The iPhone camera is a decent option for taking photographs, and the fact that you will have it nearby means that it is likely to get used a lot. And while it does not have all of the features of a dedicated digital camera, it does have many of the basic features that you would expect. So if you are taking pictures in low-light situations, then you will need to know how to use flash on the iPhone camera.
The flash on the iPhone camera can be set to Auto, On or Off. This article will show you how to switch the flash to the On position, but you can instead select the Auto option so that the flash is used when it is needed, but is not used in situations where there is enough light.
Use Flash on the iPhone Camera
The steps below will show you how to open the Camera app and turn on the flash. The flash will remain on until you elect to turn it off again in the future. You can turn off the iPhone’s camera flash in a similar fashion.
The iPhone also uses the camera’s flash as a flashlight. You can learn how to turn on the iPhone flashlight if your phone has been updated to iOS 7.
Step 1: Open the Camera app on the iPhone.
Step 2: Touch the Off button at the top-left corner of the screen.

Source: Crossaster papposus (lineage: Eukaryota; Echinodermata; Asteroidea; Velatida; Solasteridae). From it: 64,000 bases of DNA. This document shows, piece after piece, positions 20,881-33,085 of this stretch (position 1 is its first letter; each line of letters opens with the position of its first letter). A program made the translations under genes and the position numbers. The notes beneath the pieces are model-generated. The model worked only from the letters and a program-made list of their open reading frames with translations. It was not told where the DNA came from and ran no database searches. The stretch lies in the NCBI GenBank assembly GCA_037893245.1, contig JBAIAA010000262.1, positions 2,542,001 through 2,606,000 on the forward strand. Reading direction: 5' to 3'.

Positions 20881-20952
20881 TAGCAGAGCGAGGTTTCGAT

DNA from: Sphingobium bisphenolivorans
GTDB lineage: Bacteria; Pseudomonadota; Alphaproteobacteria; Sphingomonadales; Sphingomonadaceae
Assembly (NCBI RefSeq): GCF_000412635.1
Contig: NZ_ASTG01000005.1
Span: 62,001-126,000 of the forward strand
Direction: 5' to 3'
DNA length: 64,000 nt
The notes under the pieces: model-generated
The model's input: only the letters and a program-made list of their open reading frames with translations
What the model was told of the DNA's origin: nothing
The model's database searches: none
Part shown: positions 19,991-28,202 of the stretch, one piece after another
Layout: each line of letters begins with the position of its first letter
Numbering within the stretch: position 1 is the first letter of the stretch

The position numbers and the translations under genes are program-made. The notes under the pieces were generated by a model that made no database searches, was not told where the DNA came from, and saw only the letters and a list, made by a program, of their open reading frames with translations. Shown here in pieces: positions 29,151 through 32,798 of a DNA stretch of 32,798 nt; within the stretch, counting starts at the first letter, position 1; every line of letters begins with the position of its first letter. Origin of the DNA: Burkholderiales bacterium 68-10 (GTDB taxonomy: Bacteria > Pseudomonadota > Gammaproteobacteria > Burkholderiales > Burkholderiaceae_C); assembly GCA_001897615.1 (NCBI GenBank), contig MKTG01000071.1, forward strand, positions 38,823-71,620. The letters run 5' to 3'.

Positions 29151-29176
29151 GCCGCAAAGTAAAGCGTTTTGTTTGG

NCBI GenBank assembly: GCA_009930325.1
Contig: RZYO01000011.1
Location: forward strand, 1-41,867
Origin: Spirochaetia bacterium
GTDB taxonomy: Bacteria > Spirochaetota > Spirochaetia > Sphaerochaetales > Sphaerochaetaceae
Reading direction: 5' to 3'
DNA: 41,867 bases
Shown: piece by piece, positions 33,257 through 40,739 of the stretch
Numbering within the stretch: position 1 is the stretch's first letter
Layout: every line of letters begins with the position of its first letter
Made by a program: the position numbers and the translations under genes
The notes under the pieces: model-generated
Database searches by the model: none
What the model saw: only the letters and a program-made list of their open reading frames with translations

Step 3: Touch the On option. As mentioned previously, you can also select the Auto option if you want the iPhone to decide when it needs to use the flash.
It should now say On at the top-left corner of the screen, letting you know that the camera flash will go off whenever you take a picture.
Are you trying to take discreet pictures, or do you dislike the shutter sound? Turn off the iPhone camera’s shutter sound to take silent pictures.
Matthew Burleigh has been writing tech tutorials since 2008. His writing has appeared on dozens of different websites and been read over 50 million times.
After receiving his Bachelor’s and Master’s degrees in Computer Science he spent several years working in IT management for small businesses. However, he now works full time writing content online and creating websites.
His main writing topics include iPhones, Microsoft Office, Google Apps, Android, and Photoshop, but he has also written about many other tech topics as well.
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